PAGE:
Within the setts, badgers make nests out of dry grass, straw and dead leaves, which make lovely cosy beds for them to sleep in. These nests, as well as being underground, help them stay nice and warm in the winter months and safe from predators. 

What do badgers eat?

A badger’s diet is pretty varied. They forage for seeds and berries and are also known to chow down on earthworms, frogs, rodents, birds, insects and eggs. Occasionally, they may eat a hedgehog if they are unable to find other sources of food, but this is rare. The decline in hedgehog populations has occasionally been blamed on badgers but in reality, this is actually due to the destruction of hedgehogs’ natural habitats.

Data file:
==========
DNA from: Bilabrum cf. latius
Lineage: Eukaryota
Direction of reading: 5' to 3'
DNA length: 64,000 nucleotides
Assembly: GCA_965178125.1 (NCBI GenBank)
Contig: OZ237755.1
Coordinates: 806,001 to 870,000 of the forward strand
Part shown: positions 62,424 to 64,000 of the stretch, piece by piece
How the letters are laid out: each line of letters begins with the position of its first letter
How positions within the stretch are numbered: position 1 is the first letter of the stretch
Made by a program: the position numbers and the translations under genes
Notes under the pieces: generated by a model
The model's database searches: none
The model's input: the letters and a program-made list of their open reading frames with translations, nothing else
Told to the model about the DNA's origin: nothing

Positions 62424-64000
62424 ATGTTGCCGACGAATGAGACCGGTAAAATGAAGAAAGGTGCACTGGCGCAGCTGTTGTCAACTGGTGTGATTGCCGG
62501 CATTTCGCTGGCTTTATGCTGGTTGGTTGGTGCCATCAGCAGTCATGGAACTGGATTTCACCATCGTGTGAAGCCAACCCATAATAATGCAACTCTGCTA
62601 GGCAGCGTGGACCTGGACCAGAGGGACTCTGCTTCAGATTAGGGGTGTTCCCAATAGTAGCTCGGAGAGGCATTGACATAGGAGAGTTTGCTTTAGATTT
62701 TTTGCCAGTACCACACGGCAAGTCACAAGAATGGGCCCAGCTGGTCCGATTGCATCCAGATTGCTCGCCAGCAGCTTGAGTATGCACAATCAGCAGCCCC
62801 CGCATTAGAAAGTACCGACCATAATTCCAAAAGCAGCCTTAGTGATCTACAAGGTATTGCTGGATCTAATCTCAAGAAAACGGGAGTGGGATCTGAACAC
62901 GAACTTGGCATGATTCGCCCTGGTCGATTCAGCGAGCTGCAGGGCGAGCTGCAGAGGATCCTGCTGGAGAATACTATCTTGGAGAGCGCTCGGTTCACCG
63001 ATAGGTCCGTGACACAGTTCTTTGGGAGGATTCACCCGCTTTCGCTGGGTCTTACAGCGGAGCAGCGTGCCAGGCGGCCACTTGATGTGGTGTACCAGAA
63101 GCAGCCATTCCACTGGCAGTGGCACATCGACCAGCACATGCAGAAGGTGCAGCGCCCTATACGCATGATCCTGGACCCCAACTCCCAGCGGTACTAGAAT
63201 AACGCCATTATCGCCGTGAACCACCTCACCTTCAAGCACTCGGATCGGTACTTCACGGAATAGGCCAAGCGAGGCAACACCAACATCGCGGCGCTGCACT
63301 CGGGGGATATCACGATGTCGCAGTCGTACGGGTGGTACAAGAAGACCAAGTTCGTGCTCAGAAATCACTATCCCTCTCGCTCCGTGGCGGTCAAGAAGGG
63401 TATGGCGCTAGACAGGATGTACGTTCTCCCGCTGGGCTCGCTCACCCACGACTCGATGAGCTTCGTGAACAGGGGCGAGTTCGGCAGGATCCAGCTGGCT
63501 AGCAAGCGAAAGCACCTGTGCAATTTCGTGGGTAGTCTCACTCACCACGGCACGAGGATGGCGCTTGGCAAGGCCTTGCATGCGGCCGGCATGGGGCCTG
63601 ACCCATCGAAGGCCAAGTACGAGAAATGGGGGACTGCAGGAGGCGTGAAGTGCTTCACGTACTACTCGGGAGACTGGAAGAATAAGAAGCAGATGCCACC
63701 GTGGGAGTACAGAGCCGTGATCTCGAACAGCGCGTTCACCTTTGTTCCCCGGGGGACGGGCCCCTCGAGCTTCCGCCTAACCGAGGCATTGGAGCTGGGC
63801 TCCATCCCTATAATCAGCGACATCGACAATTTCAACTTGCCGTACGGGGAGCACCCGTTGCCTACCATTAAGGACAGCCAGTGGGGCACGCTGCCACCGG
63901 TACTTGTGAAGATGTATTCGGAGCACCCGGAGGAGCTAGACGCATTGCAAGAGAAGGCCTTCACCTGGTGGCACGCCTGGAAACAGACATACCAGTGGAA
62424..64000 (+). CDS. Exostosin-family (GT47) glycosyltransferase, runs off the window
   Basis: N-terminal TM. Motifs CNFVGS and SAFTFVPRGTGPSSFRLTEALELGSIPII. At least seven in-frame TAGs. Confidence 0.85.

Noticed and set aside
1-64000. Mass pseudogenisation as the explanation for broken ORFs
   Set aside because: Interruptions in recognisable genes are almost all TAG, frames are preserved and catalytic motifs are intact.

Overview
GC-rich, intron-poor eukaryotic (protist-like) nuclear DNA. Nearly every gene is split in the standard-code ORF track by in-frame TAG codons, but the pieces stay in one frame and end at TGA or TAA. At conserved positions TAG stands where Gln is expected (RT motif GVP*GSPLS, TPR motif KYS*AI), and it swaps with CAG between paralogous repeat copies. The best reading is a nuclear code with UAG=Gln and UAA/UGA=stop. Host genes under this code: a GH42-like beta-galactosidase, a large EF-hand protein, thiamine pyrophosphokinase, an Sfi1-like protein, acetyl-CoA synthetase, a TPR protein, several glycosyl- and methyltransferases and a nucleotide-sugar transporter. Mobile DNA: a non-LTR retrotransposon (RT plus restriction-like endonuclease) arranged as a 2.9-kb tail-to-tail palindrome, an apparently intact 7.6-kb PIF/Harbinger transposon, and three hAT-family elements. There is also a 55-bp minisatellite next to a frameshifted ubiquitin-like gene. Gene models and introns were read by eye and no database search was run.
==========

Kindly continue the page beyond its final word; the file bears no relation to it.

Do badgers hibernate?

It’s a common myth that badgers hibernate during the winter months. While they may not actually hibernate, they do reduce their activity to a massive degree in order to preserve fat stores. That’s why the autumn months are usually dedicated to eating as much as possible, in order to accumulate the fat stores needed to see them through the winter. 

Do badgers come out during the day?

Badgers are nocturnal, which means they sleep during the day and wake up at night. Some time during the early evening, badgers begin to sniff the air at the entrance of their sett, ready for a long night of playing, foraging and socialising with their friends.